760 Acres at Risk From Mountaintop Removal -- Take Action

After Center for Biological Diversity supporters submitted almost 4,000 comments against mountaintop-removal mining last year, the Environmental Protection Agency announced this spring it would take "unprecedented steps" to halt the devastating practice. Yet last week, without public notice, the agency approved a preliminary permit to fill three new valleys with mining waste from the Pine Creek Coal Mine in West Virginia's Logan County. If the permit moves forward, Arch Coal will blow up 760 acres of forest and use the new waste to permanently fill in nearly three miles of stream, killing all life there and poisoning the downstream water for wildlife and humans alike. Mountaintop-removal mining -- which literally blasts off entire mountain peaks, dumping the waste into surrounding valleys -- has already destroyed 500 mountains and 2,000 miles of streams across Appalachia.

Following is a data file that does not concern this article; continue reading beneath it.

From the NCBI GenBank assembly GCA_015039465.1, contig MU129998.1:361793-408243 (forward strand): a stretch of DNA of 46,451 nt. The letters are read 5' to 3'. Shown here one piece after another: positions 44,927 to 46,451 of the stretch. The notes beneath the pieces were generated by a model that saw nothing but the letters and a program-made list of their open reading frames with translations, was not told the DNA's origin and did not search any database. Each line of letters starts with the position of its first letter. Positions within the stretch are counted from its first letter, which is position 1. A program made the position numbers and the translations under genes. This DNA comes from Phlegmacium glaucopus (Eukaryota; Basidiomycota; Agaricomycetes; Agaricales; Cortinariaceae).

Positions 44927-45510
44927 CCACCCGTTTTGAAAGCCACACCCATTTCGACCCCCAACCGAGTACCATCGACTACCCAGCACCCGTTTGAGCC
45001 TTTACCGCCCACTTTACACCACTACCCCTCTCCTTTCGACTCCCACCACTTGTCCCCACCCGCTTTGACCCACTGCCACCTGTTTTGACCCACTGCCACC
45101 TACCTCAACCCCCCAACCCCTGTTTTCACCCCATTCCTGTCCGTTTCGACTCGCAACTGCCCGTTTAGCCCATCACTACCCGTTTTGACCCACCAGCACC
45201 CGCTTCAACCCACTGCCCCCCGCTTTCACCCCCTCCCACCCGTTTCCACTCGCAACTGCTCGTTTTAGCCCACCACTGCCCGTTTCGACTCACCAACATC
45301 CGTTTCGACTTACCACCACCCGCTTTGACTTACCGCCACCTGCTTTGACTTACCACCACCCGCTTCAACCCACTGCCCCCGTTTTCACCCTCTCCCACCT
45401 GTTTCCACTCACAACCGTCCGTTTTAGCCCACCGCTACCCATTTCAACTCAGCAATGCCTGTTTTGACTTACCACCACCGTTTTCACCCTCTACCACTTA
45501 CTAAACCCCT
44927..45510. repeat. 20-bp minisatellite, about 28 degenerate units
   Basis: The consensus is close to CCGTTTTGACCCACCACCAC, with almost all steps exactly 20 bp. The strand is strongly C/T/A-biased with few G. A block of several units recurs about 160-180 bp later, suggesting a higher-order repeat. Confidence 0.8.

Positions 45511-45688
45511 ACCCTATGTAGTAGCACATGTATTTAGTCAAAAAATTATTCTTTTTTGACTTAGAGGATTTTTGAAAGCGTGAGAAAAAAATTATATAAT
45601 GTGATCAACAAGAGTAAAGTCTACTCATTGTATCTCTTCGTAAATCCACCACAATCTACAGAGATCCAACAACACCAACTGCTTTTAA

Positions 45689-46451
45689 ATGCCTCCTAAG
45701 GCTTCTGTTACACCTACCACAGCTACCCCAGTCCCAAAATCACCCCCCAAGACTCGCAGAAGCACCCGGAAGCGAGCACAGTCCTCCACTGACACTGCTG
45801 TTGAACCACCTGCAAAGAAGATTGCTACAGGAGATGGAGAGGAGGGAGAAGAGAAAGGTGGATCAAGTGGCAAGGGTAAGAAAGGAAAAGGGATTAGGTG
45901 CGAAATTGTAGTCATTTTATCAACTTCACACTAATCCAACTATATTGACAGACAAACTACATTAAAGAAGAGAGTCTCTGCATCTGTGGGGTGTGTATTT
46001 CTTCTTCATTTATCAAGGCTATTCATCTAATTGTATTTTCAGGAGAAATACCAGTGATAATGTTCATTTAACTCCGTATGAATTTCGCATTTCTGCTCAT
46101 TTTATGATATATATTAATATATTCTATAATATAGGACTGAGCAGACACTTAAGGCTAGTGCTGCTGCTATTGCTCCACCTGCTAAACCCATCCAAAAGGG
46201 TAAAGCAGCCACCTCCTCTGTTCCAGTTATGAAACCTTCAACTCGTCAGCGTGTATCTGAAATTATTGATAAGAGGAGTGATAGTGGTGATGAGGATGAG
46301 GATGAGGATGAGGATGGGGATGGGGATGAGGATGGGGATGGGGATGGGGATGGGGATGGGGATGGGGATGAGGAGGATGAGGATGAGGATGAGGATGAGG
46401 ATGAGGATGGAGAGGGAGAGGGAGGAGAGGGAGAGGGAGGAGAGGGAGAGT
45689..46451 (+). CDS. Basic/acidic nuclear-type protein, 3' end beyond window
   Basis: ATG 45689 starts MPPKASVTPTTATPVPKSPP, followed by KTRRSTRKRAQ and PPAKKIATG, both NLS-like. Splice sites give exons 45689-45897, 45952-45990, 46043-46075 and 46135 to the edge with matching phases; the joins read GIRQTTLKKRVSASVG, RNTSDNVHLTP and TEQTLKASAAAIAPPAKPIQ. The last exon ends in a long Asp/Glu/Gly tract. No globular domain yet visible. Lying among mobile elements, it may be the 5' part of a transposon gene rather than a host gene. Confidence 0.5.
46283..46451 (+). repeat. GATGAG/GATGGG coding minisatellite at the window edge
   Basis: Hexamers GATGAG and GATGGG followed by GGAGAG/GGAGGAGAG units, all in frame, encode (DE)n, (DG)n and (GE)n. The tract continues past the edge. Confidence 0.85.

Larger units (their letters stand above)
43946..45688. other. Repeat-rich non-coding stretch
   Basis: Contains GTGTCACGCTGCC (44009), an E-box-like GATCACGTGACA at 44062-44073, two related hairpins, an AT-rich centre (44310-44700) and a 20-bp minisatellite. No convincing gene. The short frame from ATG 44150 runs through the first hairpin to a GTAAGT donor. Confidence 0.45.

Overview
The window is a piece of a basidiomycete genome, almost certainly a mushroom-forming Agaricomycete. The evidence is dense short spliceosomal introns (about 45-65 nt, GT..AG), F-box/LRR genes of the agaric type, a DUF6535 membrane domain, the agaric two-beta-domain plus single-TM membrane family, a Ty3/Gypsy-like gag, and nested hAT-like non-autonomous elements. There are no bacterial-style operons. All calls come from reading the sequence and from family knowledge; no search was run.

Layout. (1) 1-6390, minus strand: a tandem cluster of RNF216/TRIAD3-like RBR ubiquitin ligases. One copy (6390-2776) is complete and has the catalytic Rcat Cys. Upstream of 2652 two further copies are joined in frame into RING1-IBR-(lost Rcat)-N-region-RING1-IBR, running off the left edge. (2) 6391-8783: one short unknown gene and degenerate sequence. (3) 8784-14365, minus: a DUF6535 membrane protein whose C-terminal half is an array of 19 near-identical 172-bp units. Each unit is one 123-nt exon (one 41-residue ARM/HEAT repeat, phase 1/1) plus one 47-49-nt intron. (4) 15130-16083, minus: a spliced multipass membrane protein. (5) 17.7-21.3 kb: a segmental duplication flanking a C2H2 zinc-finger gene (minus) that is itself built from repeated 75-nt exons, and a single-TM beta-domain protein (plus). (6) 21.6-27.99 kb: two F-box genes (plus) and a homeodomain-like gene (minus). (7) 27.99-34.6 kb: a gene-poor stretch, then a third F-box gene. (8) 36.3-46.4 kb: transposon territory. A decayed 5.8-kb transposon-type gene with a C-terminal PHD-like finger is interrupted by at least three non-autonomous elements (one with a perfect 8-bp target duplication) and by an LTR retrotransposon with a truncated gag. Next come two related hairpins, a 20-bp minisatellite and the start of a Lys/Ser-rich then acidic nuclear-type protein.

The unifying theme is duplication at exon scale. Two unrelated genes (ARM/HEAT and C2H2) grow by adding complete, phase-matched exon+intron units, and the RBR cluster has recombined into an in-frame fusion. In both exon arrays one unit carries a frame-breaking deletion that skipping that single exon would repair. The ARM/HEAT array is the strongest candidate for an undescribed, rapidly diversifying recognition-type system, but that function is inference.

Your comments can make a difference, and the EPA needs to hear them now. Tell the agency to stop the destruction of Pine Creek -- and while they're at it, end all mountaintop removal. Then learn more about this appalling form of mining.

Rare Invertebrates' Habitat to Be Protected From Big Oil